Hobart’s City Deal is delivering for the Tasmanian capital with the first annual report show casing a boost for the local economy through job-creating investments.

The report highlights how the Deal is leveraging Hobart’s strengths to make the city an even better place to live, easier to get around and help support local businesses and innovation.

Across the $1.7 billion deal, substantial work is underway on all projects one year into the 10-year agreement.

It includes:

  • Geotechnical work underway and design requirements established for the new $576 million Bridgewater Bridge;
  • Pre-construction work underway on the new Hobart Airport Interchange;
  • Antarctic and Science Precinct business case underway;
  • Affordable housing supply boosted by 386 new homes;
  • First of 100 new social housing dwellings delivered.

Federal Minister for Population, Cities and Urban Infrastructure Alan Tudge said the people of Hobart should be proud at the progress made at a time when new jobs and economic growth were crucial.

“With communities and businesses reeling from the impacts of COVID-19, we know that every single job created and dollar invested will make a world of difference,” Mr Tudge said.

“Through this deal the Morrison Government can deliver what Hobart needs right now, and set it up for the future.”

Tasmanian Minister for State Growth Michael Ferguson said significant progress had been made towards road upgrades right across the city.

“This Deal will continue to progress the nearly $887 million investment in Hobart’s roads by all three levels of government to bust congestion, improve traffic flow and bolster road safety to ensure commuters get to spend more time at home and with their families,” Minister Ferguson Said.

“Things are happening at Macquarie Point with the commencement of the Request for Expressions of Interest (REOI) for the first land release and work underway on creating an Antarctic and Science precinct at Macquarie Point,” he said.

Senator for Tasmania Jonno Duniam said the Deal was tackling some of the key challenges facing the region head-on, such as providing stable accommodation for some of the city’s most vulnerable residents.

“It’s great to see the first of over 100 new social housing dwellings being delivered for Hobart’s most vulnerable residents, thanks to $42 million in funding agreements now in place between the Australian Government and community housing providers,” Senator Duniam said.

Senator for Tasmania Eric Abetz said the game-changing City Deal was creating jobs for locals at a time they are needed most, with over 1,400 jobs expected to be supported over the course of the Deal.

“We will continue to work hard across all levels of government to maintain the fantastic momentum achieved in the Deal’s first year, supporting much-needed jobs and economic stimulus during COVID-19 while securing a strong future for Hobart,” Senator Abetz said.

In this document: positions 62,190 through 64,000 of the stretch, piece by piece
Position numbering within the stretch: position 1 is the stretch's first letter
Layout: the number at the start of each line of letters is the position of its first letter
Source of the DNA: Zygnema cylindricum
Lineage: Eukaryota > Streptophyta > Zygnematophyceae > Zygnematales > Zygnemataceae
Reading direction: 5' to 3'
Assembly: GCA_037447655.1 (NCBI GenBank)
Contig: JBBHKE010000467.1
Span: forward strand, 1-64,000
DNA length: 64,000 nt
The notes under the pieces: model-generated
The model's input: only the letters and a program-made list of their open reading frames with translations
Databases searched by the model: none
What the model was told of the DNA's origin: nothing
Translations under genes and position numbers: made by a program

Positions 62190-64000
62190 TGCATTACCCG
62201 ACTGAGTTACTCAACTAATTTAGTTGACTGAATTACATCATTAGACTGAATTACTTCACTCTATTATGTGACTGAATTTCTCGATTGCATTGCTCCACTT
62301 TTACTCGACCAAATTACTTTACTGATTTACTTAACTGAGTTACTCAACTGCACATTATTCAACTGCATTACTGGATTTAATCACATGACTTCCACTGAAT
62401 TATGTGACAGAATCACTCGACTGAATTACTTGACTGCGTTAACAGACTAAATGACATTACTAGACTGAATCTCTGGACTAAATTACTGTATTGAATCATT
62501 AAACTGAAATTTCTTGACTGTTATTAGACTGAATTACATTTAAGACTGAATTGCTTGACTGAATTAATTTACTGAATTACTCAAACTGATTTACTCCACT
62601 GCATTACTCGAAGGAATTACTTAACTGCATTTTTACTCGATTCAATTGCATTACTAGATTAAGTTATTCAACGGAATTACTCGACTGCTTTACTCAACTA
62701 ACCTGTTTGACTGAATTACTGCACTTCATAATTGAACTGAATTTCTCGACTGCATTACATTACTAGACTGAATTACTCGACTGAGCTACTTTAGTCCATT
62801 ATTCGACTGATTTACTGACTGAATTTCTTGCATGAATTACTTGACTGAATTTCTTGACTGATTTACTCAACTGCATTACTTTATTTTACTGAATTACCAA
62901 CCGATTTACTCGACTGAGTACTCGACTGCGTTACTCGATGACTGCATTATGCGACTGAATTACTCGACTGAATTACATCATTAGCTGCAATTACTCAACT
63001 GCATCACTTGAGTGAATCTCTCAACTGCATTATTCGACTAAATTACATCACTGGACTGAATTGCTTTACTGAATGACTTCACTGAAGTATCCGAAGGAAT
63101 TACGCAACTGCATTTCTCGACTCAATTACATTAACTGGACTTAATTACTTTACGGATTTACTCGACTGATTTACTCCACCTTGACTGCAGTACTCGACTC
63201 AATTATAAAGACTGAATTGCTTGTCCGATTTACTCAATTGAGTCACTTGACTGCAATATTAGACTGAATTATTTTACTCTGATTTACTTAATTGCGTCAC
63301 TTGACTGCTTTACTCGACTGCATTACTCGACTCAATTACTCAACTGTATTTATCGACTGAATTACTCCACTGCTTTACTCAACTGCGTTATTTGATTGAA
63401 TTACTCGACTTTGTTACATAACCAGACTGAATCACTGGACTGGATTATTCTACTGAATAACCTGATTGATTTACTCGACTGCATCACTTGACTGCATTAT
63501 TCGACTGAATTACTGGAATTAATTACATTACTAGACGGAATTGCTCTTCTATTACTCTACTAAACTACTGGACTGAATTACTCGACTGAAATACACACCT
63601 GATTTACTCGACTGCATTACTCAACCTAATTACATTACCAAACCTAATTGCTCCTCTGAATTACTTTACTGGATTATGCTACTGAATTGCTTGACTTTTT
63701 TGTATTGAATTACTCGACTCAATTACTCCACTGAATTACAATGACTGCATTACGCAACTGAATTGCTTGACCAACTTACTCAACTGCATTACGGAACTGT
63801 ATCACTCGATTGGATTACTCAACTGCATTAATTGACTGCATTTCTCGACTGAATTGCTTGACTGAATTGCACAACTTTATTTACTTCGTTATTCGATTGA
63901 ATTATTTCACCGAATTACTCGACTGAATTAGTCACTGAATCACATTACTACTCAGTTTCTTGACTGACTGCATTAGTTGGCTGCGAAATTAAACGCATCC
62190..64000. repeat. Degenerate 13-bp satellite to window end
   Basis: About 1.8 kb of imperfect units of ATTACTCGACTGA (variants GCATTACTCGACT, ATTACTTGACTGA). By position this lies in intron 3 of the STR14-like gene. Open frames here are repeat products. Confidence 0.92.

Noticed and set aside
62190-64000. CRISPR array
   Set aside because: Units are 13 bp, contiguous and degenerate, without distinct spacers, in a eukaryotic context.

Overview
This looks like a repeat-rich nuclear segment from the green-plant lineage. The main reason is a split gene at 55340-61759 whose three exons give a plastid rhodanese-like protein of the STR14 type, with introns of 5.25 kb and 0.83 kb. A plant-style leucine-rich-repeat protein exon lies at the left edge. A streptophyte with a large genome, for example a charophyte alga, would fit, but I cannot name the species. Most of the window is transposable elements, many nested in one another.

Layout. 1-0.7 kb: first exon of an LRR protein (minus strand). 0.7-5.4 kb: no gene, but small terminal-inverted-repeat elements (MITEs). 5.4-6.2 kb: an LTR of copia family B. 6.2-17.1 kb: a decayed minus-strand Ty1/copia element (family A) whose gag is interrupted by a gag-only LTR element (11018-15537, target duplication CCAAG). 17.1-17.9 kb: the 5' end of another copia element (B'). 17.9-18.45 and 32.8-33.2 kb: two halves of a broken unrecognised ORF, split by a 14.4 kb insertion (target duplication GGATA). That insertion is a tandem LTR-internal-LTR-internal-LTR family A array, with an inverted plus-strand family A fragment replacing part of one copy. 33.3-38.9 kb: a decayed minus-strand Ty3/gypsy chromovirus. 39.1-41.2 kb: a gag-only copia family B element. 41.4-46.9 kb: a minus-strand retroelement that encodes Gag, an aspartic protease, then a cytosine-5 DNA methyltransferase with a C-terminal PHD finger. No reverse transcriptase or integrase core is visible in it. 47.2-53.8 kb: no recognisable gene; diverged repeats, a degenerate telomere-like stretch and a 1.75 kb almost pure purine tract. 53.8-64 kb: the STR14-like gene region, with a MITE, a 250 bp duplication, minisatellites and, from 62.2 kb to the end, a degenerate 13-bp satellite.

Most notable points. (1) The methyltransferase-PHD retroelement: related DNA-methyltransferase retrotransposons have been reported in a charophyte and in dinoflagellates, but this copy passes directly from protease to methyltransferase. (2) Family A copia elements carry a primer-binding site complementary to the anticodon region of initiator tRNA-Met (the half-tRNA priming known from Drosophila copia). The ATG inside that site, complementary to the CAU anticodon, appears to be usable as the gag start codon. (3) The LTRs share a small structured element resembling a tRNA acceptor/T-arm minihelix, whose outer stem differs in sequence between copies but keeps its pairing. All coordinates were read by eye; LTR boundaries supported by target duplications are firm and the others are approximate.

City of Hobart Lord Mayor Anna Reynolds said she was looking forward to more progress on several public transport projects and the work done this year will be a good foundation.

“COVID has created a year that no one was expecting. The collaborative discussions and investigations have provided a strong foundation for projects that will help us recover and thrive.”

“We’ve also established a Smart Cities Working Group for all levels of government to collectively explore further investment and economic opportunities for the region.”

Clarence City Mayor Doug Chipman said the Greater Hobart Act had already become a reality, underpinning more collaborative and strategic planning for the city’s future.

“With the Act already passed through parliament and in effect since the end of 2019, we now have an enduring piece of legislation that ensures a framework of collaboration between the region’s local governments for generations to come,” Mayor Chipman said.

Glenorchy City Mayor Kristie Johnston said the Tasmanian Government’s recent commitment of $68.5 million to redevelop the Derwent Entertainment Centre through the Deal, including $20 million for a community four-court multisport facility, was exciting news for the city.

“Tasmania has already been granted a National Basketball League licence for the 2021-22 season off the back of this commitment, with the team to be based right here at the new and improved centre once works are complete,” Mayor Johnston said.

Kingborough Mayor Dean Winter said work on the Kingston Congestion Package was already underway, building on existing transport infrastructure in the Kingborough area to reduce congestion.

“We’ve started work on a Kingston Place Strategy to guide the revitalisation of the Kingston CBD, with construction on other upgrades like park and ride facilities at Huntingfield and Firthside set to start by the end of the year,” Mayor Winter said.

The 10-year Hobart City Deal is a joint initiative of the Australian and Tasmanian governments and the Hobart, Clarence, Glenorchy and Kingborough councils.

The Hobart City Deal 2019 Annual Progress Report is available at www.infrastructure.gov.au/cities/city-deals/hobart/.